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Poet Sandra Meek Comes to GPC

Photo courtesy of GPC Honors Program and Sandra Meek.
Photo courtesy of GPC Honors Program and Sandra Meek.

By: Kezia Velista

As the poetry reading commenced, Jeffrey Portnoy, Georgia Perimeter College Honors Program director, said, “You’ve probably never seen a dumb phone before, but this is it. Well, I’m turning off mine so you should too.”

Presented by the Honors Program and Georgia Poetry Circuit, poetry readings at GPC have become a tradition over the years. For the first speaker of the year, GPC hosted poet Sandra Meek on Sept. 23 from 2:30 to 3:45 p.m.

Not only has she written four poetry books, Meek has also received the “Georgia Author of the Year” award twice and is a co- founding editor of Ninebark Press.

She is currently an English, Rhetoric, and Writing professor at Berry College.

Meek read a variety of her works. From her travels in the Peace Corp to Botswana to difficult subjects like pieces about her now deceased mother, she spurred a spectrum of emotions.

“Oh you know I can talk about poems!” exclaimed creative writing professor Gregory Murray, when asked his thoughts on Meek’s performance. “My favorite one was in which she references starlings and 9-11, titled, ‘The Mechanics of Failure.’ There was a really personal history that I was picking up on, about the line left by the ring she used to wear so she might’ve lost someone in the poem. That got me.”

Biology major Christina Austin stated the piece that stood out to her the most was called, “The Road To,” a prose poem about hitchhiking to the backwoods of the country.

“I liked her imagery,” said Austin. “One of my favorite parts about writing is the way that you can use different combinations of words and pictures to really make different analogies or to sort of re-imagine the way that you see something.”

One of the poems Meek closed with was “In Case, Since You Left, You’ve Been Wondering.” She wrote this when her mother went through stage three lung cancer and stayed in a nursing home.

Meek said, “It’s about death, cancer, emphysema, and divorce.”

David Segura, a criminal justice student, admitted that specific piece almost made him tear up.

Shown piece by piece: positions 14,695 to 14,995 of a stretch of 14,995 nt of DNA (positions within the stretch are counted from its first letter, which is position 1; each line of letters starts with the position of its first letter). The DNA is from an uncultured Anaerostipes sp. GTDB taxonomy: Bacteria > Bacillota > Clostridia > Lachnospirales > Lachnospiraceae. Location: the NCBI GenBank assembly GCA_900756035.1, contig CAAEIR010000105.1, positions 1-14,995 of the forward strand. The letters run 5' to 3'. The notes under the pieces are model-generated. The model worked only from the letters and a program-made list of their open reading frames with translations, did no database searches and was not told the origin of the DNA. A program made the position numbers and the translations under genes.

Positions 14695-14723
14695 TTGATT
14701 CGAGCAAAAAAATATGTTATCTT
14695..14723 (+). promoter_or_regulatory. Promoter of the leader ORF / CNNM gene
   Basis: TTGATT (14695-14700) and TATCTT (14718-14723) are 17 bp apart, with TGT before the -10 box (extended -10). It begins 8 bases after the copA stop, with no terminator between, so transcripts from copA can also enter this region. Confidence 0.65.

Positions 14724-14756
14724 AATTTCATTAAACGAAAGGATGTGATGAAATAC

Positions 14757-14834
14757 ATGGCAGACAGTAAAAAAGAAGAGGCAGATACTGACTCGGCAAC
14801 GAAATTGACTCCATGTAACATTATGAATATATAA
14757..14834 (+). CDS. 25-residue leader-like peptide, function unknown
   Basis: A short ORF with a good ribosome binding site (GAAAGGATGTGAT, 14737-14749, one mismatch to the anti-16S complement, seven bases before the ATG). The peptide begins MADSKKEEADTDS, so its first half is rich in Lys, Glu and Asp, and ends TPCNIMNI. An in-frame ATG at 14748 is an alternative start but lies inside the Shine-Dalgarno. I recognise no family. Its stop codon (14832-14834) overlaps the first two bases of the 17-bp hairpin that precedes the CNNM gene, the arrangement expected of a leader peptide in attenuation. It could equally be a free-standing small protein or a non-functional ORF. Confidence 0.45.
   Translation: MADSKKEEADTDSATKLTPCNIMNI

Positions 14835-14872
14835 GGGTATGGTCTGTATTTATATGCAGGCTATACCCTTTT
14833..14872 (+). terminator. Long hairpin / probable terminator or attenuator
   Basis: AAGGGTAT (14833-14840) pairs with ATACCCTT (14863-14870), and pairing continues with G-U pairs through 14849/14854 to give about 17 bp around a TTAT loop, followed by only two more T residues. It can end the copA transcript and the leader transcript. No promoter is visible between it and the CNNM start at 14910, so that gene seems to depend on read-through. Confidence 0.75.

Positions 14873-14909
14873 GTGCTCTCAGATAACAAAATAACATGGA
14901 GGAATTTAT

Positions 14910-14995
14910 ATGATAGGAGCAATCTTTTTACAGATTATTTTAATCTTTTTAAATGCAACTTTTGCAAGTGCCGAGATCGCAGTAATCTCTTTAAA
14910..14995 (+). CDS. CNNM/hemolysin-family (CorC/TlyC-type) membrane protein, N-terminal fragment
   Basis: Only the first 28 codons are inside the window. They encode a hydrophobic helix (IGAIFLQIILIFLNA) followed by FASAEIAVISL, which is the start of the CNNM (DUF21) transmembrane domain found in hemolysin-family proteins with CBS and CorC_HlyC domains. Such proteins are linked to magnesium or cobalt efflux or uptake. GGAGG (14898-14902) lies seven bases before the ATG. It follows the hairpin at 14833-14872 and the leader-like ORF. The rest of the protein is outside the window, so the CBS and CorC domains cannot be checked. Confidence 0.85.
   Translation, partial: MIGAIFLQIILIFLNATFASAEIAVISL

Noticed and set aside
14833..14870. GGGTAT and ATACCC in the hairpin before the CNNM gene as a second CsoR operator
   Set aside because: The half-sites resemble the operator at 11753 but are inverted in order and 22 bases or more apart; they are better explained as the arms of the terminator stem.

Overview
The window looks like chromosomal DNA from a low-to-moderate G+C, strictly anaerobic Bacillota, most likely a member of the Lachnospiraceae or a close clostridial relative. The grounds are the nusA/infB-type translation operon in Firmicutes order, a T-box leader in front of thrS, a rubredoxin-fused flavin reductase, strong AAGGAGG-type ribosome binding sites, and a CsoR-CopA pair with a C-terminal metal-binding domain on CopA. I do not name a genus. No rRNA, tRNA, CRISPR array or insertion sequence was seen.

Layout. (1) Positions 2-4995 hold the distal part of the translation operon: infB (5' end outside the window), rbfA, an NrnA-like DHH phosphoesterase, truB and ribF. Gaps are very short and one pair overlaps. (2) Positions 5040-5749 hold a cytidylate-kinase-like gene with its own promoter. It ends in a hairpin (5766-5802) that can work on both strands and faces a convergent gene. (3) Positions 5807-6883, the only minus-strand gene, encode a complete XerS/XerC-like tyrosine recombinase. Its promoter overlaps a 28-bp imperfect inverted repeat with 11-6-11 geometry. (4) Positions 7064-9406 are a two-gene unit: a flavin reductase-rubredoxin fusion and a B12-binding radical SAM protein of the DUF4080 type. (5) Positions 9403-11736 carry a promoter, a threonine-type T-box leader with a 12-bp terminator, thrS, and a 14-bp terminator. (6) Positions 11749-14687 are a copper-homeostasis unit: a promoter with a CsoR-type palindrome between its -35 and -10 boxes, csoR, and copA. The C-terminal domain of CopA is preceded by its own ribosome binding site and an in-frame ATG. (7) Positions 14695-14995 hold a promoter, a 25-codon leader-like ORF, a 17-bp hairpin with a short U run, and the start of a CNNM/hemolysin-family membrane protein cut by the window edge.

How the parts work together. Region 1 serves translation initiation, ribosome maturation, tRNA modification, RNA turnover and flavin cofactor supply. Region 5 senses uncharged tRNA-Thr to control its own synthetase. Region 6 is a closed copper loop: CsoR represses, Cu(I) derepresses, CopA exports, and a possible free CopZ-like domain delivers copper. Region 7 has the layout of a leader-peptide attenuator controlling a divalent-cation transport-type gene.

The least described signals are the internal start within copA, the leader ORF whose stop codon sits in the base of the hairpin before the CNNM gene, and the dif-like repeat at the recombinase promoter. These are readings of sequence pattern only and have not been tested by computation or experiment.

“You know that feeling where you can feel it in your eyes, the tears just about to come out,” he said while smirking. “Most of us have lost somebody really close. It’s especially more difficult when you pretty much see that person in the process of leaving the world and you can only do so much to help.”

When asked which part made him almost shed a tear, Segura took out his notebook and commented, “Probably the part where it went, ‘There’s really nothing natural about breathing or loving or letting go.’”

Find the full piece below.

If you would like to see more of Sandra Meek’s poems, visit her website on http://www.sandra- meek.com/.

The Honors Program will hold another poetry reading in November with Sholeh Wolpe. On Nov. 3, she will be at the Alpharetta campus at 10:00 a.m and the Clarkston campus at 2:30 p.m. After that, she’s dropping by Dunwoody at 11:30 a.m and finally Decatur at 2:30 p.m. on Nov. 4.


In case, since you left, you’ve been wondering

By: Sandra Meek

Poem courtesy of Persea Books, originally featured in “Road Scatter.”


visiting my mother these terminal days mostly means following

her shifting commandments how to best rearrange

contents of pink vomit tubs she stacks

on her hospital bed, fallow ones holding

her smallest belongings, pencils and cracker packets and tiny

spiral notebooks spooling memos she


increasingly dictates, like the one demanding

her right to vanilla ice cream and chocolate

ice cream and by god chocolate-

vanilla-swirl ice cream, composed when she woke

from five days maximum-dosing morphine in a failed

bid to die that left her pissed off enough to try